What will happen to public relations when all the reporters disappear?
Communicators will have to figure that out sooner than they might presume.
CareerCast ‘s latest jobs report names reporters and broadcasters as two of the top 10 most endangered jobs of 2016.
Here’s why, from the report:
For newspaper reporters—who are already in a dwindling market due to the shift from print to online medium over the last two decades, and the loss of associated revenue—automated publishing services looms as a potential threat. For example, Associated Press uses an automated system that can publish stories without human intervention.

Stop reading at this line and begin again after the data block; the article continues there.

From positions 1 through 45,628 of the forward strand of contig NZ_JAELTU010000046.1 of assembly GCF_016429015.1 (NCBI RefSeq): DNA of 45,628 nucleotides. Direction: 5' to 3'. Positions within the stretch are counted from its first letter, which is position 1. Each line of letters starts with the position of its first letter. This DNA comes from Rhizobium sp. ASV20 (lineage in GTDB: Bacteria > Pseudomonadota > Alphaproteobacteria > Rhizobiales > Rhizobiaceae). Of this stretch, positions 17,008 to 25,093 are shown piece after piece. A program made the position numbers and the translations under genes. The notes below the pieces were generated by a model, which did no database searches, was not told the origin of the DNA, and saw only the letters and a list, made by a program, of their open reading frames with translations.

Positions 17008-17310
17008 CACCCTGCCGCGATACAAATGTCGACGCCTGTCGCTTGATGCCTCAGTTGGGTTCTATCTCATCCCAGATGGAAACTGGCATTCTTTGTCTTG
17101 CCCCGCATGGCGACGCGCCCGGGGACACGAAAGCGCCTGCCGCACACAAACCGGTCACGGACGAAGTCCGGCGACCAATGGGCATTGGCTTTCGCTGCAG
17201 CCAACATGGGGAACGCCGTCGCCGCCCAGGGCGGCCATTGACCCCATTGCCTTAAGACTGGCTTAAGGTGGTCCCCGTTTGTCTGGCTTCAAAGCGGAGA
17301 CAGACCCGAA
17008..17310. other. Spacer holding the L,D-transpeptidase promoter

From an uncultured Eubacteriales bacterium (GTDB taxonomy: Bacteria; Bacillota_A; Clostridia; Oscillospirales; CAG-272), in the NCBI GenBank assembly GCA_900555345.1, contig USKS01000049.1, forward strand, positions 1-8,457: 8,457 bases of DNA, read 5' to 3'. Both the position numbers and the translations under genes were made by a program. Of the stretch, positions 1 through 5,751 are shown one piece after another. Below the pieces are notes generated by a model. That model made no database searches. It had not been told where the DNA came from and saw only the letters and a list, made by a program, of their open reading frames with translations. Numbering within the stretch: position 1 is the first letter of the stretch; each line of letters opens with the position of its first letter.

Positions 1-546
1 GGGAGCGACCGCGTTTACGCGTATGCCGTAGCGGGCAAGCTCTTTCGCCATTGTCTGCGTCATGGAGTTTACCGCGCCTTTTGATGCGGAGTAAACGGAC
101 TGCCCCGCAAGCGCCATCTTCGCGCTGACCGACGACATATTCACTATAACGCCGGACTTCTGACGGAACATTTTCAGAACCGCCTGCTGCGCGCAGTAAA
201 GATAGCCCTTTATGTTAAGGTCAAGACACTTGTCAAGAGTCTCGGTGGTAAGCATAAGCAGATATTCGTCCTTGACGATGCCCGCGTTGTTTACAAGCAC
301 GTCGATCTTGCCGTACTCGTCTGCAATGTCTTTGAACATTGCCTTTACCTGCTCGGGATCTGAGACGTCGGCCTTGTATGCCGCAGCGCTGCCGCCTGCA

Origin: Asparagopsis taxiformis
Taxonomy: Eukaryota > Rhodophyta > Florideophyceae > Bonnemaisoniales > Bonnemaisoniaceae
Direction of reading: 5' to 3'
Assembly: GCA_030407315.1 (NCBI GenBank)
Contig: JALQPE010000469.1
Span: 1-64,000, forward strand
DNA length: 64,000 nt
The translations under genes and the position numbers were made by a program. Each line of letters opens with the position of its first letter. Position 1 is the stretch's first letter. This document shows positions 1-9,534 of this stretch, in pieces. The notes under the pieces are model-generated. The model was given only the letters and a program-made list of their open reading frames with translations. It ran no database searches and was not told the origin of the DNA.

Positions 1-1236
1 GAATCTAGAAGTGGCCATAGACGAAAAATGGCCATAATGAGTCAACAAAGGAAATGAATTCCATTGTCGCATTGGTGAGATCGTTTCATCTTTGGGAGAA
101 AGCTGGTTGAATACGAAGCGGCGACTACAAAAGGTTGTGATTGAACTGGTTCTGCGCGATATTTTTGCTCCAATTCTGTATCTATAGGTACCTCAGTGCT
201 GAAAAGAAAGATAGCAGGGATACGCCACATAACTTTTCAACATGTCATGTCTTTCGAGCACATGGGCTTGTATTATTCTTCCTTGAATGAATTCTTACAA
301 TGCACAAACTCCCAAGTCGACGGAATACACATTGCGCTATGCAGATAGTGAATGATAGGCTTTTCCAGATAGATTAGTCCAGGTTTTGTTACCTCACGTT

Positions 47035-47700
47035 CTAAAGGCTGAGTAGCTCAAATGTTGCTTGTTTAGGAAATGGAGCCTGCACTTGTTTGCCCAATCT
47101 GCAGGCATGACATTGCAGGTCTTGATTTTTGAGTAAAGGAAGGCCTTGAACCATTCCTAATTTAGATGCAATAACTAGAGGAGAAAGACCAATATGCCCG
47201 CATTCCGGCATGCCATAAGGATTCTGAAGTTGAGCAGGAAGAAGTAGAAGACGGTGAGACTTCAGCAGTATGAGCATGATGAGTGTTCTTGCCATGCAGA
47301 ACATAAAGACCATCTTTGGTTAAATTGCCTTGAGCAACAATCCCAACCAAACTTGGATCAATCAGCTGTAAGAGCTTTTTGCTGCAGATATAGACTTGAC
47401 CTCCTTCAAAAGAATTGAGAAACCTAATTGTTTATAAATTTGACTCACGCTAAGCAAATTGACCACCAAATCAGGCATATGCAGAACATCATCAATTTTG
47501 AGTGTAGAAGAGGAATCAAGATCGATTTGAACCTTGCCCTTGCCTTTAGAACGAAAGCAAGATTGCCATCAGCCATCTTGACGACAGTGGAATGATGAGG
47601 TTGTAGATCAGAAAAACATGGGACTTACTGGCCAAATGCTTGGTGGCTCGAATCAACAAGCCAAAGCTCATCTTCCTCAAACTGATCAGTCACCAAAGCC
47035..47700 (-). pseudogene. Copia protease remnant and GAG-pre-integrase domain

As reporters will probably face unfavorable hiring forecasts for years to come, what are PR pros to do?
Go digital, of course—and pitch electronically.
More from the report:
Consumer habits will dictate the impact that has on the newspaper industry, since a program cannot provide the same firsthand detail and experience an on-site reporter can. Readers choosing to consume news from the direct source will directly impact that trend.
Here’s the full list of the most at-risk jobs:
1. Mail carrier
2. Typist/word processor